Planning Marketing-Mix Strategies in the Presence of Interaction Effects
Companies spend millions of dollars on advertising to boost a brand's image and simultaneously spend millions of dollars on promotion that many believe calls attention to price and erodes brand equity. We believe this paradoxical situation exists because both advertising and promotion are necessary to compete effectively in dynamic markets. Consequently, brand managers need to account for interactions between marketing activities and interactions among competing brands. By recognizing interaction effects between activities, managers can consider interactivity trade-offs in planning the marketing-mix strategies. On the other hand, by recognizing interactions with competitors, managers can incorporate strategic foresight in their planning, which requires them to look forward and reason backward in making optimal decisions. Looking forward means that each brand manager anticipates how other competing brands are likely to make future decisions, and then by reasoning backward deduces one's own optimal decisions in response to the best decisions to be made by all other brands. The joint consideration of interaction effects and strategic foresight in planning marketing-mix strategies is a challenging and unsolved marketing problem, which motivates this paper. This paper investigates the problem of planning marketing mix in dynamic competitive markets. We extend the Lanchester model by incorporating interaction effects, constructing the marketing-mix algorithm that yields marketing-mix plans with strategic foresight, and developing the continuous-discrete estimation method to calibrate dynamic models of oligopoly using market data. Both the marketing-mix algorithm and the estimation method are general, so they can be applied to any other alternative model specifications for dynamic oligopoly markets. Thus, this dual methodology augments the decision-making toolkit of managers, empowering them to tackle realistic marketing problems in dynamic oligopoly markets. We illustrate the application of this dual methodology by studying the dynamic Lanchester competition across five brands in the detergents market, where each brand uses advertising and promotion to influence its own market share and the shares of competing brands. Empirically, we find that advertising and promotion not only affect the brand shares (own and competitors') but also exert interaction effects, i.e., each activity amplifies or attenuates the effectiveness of the other activity. Normatively, we find that large brands underadvertise and overspend on promotion, while small brands underadvertise and underpromote. Finally, comparative statics reveal managerial insights into how a specific brand should respond optimally to the changes in a competing brand's situation; more generally, we find evidence that competitive responsiveness is asymmetric.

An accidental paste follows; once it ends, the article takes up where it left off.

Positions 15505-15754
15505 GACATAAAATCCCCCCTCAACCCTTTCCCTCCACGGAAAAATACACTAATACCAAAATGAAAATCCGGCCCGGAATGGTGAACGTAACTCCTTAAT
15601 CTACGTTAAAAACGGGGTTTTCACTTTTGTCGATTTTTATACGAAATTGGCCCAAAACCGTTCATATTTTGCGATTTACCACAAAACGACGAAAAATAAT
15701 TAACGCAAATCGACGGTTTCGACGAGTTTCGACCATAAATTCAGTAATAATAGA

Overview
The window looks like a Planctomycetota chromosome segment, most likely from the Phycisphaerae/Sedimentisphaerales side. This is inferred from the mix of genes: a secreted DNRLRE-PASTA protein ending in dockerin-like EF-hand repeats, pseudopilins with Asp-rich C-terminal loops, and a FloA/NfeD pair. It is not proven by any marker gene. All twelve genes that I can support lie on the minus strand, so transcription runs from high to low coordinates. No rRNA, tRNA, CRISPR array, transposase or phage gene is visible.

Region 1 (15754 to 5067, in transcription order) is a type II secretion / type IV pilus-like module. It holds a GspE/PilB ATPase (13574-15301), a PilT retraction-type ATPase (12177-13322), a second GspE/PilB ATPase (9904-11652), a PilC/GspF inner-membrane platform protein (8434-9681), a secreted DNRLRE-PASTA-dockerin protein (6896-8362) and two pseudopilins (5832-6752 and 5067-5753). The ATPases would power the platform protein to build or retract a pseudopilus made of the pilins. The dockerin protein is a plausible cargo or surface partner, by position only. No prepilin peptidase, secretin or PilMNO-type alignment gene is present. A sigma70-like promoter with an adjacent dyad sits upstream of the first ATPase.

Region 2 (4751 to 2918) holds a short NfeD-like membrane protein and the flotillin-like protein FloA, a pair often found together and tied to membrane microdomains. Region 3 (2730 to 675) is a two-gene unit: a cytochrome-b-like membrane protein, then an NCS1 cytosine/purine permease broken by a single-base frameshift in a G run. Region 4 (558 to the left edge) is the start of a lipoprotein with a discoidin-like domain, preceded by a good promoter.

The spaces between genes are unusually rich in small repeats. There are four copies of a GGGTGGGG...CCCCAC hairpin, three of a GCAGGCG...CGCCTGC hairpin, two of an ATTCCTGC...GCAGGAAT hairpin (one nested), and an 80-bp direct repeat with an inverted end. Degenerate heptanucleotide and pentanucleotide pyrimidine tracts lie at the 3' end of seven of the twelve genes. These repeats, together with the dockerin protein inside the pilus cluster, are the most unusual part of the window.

Volume (Year): 24 (2005)
Issue (Month): 1 (June)
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